1. Setup <<< Contents >>> 3. How Does It Work?

2. The Program Window

After Peter starts, you will notice the color icons displayed in the program window. These represent the sample programs created in Peter, and they are plentiful. The sample programs are a good starting point for creating your own programs. They can be both an inspiration and an answer to the question "How to do it?" It is very easy to take a prepared program and modify it to create a new one.

How do we begin with Peter? By playing. Take a good look at the sample programs, try their functions, and play with them. You will find out what to expect from Peter, and learn the rules and conventions of controlling programs. You will probably also come with many ideas about what could be done in a better way.

Don’t be afraid of playing, as any creative work is a play, in fact. Treat your work with enthusiasm and playfulness — this is the way for acquiring the best results.

Let us take a closer look at the program window. Try the way of starting programs. Double-click a program’s icon. Alternatively, click an icon once, and then press Enter.

There are several ways to close programs. You can close most programs by pressing Esc, some of them even by pressing any key. Programs are also closed when you click the little button in the upper right corner of the program window. If none of these ways suits you, press the Alt+F4 combination on your keyboard (hold down Alt and press F4). This way you can also close full-screen programs without the button.

Let us take one more look at a running program’s window. Most programs have two more buttons besides the closing button in the upper right corner. The middle button with one or two rectangles switches the window size to maximal () or to adjustable size (). The left button enables you to collapse the program window into a small button on Windows taskbar. You can expand the program to its previous size by clicking that button again.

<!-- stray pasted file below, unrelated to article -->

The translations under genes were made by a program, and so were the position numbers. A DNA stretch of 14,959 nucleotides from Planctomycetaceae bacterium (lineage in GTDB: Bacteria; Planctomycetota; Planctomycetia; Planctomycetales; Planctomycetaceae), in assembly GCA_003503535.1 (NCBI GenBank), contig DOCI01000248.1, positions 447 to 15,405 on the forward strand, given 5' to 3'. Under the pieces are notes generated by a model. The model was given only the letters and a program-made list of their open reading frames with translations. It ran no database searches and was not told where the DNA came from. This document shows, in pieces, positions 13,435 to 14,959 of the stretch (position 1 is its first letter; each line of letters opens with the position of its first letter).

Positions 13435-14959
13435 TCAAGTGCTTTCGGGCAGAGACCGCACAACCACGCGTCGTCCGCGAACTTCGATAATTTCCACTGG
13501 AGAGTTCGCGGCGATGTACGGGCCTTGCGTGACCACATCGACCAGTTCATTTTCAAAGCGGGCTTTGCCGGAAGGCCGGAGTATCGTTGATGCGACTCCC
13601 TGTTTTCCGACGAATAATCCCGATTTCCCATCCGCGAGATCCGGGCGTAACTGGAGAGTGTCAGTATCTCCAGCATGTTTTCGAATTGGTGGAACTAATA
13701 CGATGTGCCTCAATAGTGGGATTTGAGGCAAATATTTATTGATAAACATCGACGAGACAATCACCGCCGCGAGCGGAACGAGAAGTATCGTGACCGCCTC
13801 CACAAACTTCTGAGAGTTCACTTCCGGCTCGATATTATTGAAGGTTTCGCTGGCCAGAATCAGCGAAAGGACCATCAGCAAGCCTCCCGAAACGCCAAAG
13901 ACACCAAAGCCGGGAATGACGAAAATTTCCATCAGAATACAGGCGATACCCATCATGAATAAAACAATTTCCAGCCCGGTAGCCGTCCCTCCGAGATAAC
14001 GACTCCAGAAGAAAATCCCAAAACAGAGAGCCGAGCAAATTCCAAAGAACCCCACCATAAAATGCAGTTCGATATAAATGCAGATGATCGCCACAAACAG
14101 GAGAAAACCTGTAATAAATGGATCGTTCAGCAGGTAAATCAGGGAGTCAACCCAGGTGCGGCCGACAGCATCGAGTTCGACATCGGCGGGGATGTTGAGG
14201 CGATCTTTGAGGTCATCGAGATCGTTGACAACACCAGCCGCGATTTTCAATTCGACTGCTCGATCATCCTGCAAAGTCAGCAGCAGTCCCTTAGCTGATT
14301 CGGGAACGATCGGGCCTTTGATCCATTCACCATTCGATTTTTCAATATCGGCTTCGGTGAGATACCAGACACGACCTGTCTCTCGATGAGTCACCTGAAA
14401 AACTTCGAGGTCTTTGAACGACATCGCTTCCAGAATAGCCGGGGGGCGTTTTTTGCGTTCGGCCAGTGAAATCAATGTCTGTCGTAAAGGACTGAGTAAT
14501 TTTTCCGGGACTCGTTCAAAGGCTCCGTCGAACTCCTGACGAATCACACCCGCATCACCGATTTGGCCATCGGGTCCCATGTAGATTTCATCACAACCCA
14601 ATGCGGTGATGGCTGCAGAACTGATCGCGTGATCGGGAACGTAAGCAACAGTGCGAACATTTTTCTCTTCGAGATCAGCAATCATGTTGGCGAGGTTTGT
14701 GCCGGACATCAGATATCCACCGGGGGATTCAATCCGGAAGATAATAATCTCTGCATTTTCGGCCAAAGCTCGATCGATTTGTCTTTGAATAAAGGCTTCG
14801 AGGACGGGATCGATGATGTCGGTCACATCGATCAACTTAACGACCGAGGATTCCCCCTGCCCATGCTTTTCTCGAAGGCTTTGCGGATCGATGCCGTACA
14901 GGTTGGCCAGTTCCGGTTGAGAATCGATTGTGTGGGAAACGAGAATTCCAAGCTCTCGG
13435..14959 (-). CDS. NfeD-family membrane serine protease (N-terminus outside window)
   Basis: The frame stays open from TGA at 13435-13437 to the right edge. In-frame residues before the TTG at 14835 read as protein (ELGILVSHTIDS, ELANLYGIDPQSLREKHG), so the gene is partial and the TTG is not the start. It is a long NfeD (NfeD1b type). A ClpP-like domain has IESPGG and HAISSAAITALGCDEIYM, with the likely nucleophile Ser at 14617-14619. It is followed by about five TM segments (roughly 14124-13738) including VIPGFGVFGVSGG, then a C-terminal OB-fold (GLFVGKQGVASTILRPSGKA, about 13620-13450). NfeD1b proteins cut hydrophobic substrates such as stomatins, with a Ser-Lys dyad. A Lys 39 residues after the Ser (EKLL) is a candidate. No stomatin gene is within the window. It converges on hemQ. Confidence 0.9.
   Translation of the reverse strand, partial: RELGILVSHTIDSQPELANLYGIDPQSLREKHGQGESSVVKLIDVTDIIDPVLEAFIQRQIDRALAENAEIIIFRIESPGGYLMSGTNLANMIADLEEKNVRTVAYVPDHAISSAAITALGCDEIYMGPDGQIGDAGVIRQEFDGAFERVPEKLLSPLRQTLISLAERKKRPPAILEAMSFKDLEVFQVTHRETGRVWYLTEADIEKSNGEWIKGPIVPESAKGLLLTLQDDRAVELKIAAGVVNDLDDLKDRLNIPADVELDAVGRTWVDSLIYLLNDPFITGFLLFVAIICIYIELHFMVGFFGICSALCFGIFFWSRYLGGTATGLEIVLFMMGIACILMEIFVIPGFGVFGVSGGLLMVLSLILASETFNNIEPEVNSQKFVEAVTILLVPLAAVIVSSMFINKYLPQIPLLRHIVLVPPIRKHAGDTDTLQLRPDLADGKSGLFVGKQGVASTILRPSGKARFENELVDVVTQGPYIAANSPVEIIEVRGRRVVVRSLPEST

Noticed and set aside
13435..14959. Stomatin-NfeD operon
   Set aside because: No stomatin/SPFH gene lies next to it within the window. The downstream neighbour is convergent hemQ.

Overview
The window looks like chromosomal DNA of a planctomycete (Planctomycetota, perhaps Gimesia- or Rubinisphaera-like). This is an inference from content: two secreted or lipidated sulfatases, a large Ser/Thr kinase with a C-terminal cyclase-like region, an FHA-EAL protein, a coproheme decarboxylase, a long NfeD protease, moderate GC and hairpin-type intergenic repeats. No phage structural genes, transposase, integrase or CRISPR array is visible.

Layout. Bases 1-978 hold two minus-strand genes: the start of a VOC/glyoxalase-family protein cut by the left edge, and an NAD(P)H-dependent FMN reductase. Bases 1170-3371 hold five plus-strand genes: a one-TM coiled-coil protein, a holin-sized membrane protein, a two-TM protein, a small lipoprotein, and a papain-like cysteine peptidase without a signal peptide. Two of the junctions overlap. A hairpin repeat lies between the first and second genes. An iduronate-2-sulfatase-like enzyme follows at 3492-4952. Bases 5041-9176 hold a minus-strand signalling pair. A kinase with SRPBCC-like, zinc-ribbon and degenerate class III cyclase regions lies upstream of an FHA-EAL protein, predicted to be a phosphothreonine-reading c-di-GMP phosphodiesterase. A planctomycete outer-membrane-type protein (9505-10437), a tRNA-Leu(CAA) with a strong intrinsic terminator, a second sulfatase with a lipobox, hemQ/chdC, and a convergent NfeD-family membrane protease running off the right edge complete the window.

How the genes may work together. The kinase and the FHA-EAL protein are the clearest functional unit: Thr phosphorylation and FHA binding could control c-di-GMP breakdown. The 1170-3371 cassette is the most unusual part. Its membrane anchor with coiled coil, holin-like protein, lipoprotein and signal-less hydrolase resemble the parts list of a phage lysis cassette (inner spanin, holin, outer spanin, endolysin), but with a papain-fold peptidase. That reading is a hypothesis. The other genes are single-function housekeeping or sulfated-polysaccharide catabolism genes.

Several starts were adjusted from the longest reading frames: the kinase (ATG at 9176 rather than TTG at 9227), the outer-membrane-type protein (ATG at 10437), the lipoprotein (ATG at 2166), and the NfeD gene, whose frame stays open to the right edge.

You may have noticed that when you move the mouse pointer over the border of the window, it changes into a double arrow . This indicates that you can move the window’s border. If you do so, you will see the window changing its size, and its contents change their size accordingly. This is not typical for standard Windows applications, but it is a common feature of graphical programs created in Peter. It enables you to stretch your favorite game over the whole screen, or to shrink it into a very small window.

Another interesting feature of the programs created in Peter is the possibility to pause the program by pressing Pause. You can then resume the program by pressing any key, for example Pause again.

The last, but not least interesting feature of Peter’s programs can be invoked by pressing Alt+Enter (hold down Alt and then press Enter). This combination switches the program into full-screen mode or back into normal mode. In full-screen mode, the border of the window disappears, and your monitor switches into the mode that suits the program’s requirements best. You must have a DirectX driver installed to switch into the full-screen mode. In Windows 98 and Windows 2000, the DirectX driver is included in the system.

Let us return into Peter’s window. Like with Peter’s programs, you can close the Peter application itself by clicking the button in the upper right corner or by pressing Alt+F4. You can also minimize the application’s window by clicking , maximize it by clicking , or change its size by dragging the border with the pointer.

Take one more look at the program window picture. In the upper left part of the window, there are several special icons. They represent folders. Folders contain programs or other folders. They organize programs into groups, so that it is not necessary to have all programs "stacked in one pile".

The icon labeled New Folder is important. You can get inside a folder by double-clicking its icon (similarly to starting programs). If you want to get out of the folder, double click the icon.

1. Setup <<< Contents >>> 3. How Does It Work?